The U.S. Department of Education's Office for Civil Rights has revived a probe into Florida's Bright Futures scholarship program, which critics charge is increasingly out of reach for the students who need it most.
A spokesman for the U.S. Department of Education confirmed the investigation to FOX 13 on Monday afternoon via email.
According to that statement, "The Office for Civil Rights is investigating allegations that the state of Florida utilizes criteria for determining eligibility for college scholarships that have the effect of discriminating against Latino and African-American students on the basis of national origin and race, in particular with regard to its Bright Futures Scholarship Program, which uses SAT- I and ACT cut-off scores to determine eligibility."
The popular program has awarded more than $4 billion in scholarships, and an outsized share of those have gone to white or affluent families. Some of those recipients are from families that were wealthy enough to pay for college without any help.
In recent years, state lawmakers have raised the standards to obtain a Bright Futures scholarship, increasing the minimum SAT and ACT scores to levels that critics complain will further exclude poor and minority students.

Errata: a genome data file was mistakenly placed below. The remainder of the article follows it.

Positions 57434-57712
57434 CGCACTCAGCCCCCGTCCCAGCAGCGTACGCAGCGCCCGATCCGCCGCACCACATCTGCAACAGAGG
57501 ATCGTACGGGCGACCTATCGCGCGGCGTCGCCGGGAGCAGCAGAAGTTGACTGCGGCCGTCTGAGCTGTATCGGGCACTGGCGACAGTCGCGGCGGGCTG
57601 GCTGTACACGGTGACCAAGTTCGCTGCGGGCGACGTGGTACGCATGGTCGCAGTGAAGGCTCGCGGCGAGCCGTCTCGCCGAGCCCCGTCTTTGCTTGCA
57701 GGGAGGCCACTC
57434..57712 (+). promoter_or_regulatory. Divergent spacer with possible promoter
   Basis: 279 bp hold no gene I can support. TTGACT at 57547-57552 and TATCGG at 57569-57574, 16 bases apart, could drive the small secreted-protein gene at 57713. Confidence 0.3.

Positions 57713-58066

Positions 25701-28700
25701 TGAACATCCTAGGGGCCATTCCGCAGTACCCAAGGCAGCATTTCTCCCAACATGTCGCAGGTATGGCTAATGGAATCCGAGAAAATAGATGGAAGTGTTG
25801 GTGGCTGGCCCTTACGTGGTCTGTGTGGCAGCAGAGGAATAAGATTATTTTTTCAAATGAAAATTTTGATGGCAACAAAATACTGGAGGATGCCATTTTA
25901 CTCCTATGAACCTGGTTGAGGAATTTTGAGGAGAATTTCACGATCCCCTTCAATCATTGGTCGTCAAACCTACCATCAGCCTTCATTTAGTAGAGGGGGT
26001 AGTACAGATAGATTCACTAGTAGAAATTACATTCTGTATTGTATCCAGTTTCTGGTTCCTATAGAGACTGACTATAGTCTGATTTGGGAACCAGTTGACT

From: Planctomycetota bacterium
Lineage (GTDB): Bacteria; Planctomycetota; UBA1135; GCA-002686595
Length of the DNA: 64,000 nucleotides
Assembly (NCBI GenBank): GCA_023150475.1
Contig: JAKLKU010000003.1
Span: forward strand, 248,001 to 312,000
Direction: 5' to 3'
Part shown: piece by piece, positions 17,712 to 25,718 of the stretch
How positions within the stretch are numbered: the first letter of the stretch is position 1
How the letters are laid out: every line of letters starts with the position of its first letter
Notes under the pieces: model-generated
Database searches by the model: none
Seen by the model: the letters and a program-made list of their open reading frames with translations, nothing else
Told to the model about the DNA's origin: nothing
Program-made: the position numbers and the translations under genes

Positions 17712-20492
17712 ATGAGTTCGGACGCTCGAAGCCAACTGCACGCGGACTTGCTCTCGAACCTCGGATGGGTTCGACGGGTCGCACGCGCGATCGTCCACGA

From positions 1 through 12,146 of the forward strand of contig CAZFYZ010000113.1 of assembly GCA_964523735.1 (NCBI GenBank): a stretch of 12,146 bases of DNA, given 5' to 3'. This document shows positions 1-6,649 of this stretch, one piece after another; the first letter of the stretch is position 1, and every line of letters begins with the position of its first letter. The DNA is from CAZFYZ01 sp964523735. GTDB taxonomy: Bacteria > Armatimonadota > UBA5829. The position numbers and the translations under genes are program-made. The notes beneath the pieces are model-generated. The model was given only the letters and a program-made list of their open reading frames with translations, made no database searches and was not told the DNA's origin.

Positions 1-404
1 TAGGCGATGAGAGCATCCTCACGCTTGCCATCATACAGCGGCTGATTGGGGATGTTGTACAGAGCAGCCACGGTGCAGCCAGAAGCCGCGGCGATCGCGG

Those changes appear to have restarted the probe, which many thought defunct.
State Rep. Erik Fresen, R-Miami, said the program is unbiased and based on the merit of individual students.
"Bright Futures, from its inception, has always been race, gender and creed blind," the chair of the House Education Appropriations Subcommittee said. "Whoever reaches the highest GPA and SAT scores receives the scholarship."
A University of South Florida analysis last spring predicted the new Bright Futures standards would result in a big decline in the number of college freshmen getting scholarships at state universities -- from 30,954 to 15,711. The analysis also predicted significant drops for minority students: Hispanic students were projected to see a 60 percent decline in scholarships, and black recipients would plummet by more than 75 percent.
A complete accounting will not be available until college freshmen enroll this fall. The base-level scholarship is about $2,300 a year for a full-time student. A more selective "Academic Scholars" level pays about $3,100.
Decades of research show that for a variety of reasons poor and minority students have lower average scores on college admissions exams. One key factor is that students from affluent families can afford to take SAT prep courses to help boost their scores.
"Well, it's an argument minority educators have been making for a very long time-- that testing isn't really the best way of capturing how well someone will do in a university," said USF political science professor Dr. Susan MacManus. "This whole debate goes back to the question of whether scholarships or government money should be based on need or based on merit."
FOX 13 / WTVT-TV
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